Do not forget to accommodate tasks that might not be part of the "Web hosting" setup per se, but in the client's mind, they'll expect you to assist anyway. For example, many SMB clients will need help with domain registration or DNS configuration; a larger client may have project requirements that necessitate a development server. Anything to do with e-mail should be broken out as a sub-project and priced to accommodate the hassles of spam and dealing with users and their accounts.

Joomla Installation

Let's face it: Installing the basic Joomla CMS is a breeze, especially when working in a properly configured Web hosting environment and pulling from previous Joomla installation experience. This process should take well under an hour: even just 10-15 minutes or less for experienced admins.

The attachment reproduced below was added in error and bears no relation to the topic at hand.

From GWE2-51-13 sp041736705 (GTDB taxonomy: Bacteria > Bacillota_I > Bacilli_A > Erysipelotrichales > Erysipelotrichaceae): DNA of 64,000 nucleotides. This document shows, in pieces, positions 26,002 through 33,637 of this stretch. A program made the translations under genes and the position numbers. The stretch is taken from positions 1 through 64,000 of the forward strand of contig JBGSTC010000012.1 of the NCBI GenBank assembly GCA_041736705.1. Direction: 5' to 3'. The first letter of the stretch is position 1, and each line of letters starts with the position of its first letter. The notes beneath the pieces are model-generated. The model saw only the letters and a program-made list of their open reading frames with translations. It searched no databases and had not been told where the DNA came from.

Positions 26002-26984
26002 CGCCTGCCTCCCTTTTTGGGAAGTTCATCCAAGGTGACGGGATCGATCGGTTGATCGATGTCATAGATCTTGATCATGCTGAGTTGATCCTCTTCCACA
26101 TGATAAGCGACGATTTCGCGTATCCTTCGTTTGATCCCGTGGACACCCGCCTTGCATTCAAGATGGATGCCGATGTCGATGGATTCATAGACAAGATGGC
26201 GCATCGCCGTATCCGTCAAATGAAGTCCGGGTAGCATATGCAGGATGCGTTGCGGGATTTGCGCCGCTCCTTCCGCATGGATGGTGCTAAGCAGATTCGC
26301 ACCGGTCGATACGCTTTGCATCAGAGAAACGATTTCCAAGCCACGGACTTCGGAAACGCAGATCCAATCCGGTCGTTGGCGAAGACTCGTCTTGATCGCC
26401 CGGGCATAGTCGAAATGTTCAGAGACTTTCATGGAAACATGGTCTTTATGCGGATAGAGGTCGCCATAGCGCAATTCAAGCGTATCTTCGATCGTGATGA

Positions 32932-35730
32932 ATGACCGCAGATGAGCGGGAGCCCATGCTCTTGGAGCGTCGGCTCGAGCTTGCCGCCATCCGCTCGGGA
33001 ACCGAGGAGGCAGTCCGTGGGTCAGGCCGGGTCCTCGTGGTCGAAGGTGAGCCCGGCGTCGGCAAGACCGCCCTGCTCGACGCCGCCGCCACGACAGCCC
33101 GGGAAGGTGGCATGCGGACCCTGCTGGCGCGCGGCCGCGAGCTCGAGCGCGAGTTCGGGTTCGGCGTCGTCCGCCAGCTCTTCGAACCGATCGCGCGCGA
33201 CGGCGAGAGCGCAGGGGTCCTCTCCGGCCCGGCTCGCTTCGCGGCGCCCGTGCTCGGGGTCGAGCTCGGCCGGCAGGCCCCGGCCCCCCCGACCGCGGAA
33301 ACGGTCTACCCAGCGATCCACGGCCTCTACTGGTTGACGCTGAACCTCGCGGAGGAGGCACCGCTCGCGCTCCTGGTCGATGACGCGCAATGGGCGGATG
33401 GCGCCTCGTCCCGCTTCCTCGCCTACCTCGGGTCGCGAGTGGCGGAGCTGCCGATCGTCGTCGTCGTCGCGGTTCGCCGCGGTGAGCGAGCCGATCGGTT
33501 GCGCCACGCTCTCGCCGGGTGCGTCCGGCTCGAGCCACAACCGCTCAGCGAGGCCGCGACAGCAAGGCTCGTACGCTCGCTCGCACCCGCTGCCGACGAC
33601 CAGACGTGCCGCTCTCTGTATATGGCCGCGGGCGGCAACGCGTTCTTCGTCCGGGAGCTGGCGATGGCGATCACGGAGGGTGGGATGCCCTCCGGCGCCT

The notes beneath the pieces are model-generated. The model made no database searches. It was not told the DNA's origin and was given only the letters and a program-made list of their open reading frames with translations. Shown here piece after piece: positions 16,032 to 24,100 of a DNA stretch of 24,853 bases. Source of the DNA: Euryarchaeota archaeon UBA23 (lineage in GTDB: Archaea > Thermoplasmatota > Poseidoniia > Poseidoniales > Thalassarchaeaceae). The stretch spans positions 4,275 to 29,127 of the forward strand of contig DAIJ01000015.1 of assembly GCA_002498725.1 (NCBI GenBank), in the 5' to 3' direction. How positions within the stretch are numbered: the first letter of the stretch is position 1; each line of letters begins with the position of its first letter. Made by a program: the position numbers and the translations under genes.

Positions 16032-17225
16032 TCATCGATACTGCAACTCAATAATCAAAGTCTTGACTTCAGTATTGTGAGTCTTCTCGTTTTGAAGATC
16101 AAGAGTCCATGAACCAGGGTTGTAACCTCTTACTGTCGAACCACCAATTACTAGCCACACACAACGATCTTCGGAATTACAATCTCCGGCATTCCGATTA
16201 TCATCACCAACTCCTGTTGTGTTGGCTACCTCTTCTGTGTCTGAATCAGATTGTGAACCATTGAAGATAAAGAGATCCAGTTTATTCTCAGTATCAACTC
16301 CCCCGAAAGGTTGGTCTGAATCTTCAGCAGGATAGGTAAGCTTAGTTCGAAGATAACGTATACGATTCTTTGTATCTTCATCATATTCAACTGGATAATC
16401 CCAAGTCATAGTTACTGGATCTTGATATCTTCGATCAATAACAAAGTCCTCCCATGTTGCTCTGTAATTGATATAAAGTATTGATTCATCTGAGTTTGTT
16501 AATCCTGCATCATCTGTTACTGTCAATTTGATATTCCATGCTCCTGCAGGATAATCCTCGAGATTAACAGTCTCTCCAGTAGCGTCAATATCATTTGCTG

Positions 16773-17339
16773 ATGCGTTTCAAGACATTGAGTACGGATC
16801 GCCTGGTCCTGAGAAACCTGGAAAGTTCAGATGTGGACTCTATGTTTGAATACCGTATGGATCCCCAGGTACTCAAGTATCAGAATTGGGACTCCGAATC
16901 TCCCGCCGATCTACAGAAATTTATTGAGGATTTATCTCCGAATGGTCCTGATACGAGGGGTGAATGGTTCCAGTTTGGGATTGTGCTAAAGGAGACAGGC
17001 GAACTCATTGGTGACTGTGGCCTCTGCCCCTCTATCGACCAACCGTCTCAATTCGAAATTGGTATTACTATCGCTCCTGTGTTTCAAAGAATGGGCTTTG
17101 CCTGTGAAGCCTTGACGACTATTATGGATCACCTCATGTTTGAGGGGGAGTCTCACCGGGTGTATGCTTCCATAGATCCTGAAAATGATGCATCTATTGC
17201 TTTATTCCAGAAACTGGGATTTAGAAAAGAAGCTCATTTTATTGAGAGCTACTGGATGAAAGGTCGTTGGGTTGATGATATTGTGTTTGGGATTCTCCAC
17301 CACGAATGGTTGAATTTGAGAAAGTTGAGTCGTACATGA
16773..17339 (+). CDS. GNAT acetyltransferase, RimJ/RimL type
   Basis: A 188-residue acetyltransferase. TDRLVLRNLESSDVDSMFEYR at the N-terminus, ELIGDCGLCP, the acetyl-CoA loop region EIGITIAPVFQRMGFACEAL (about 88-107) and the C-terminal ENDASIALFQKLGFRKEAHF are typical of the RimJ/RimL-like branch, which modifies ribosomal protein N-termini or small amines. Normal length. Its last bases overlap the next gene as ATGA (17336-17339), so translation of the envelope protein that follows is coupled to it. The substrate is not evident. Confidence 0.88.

However, most Joomla service providers will augment every core installation with a set of extensions that provide commonly needed functionality. (For example, almost everyone will replace Joomla's default WYSIWYG editor with a more feature-rich editor such as JCE.) Each provider should establish their own set of "must-have" extensions for their clients' sites, and calculate the cost of installation and configuration. One way to mitigate some of this extra cost is to use a Joomla extension like Akeeba Backup or XCloner to clone and migrate a "default" starting setup from a development area to a new Joomla installation.

Site Planning

Web site planning is an essential part of project costing, and the planning process may span from initial client contact through the final provision of planning documents as specified as a contract deliverable. Depending on the client and the project, planning materials can range from simple outlines to detailed request-for-proposal responses to packages of use-case models and wireframes.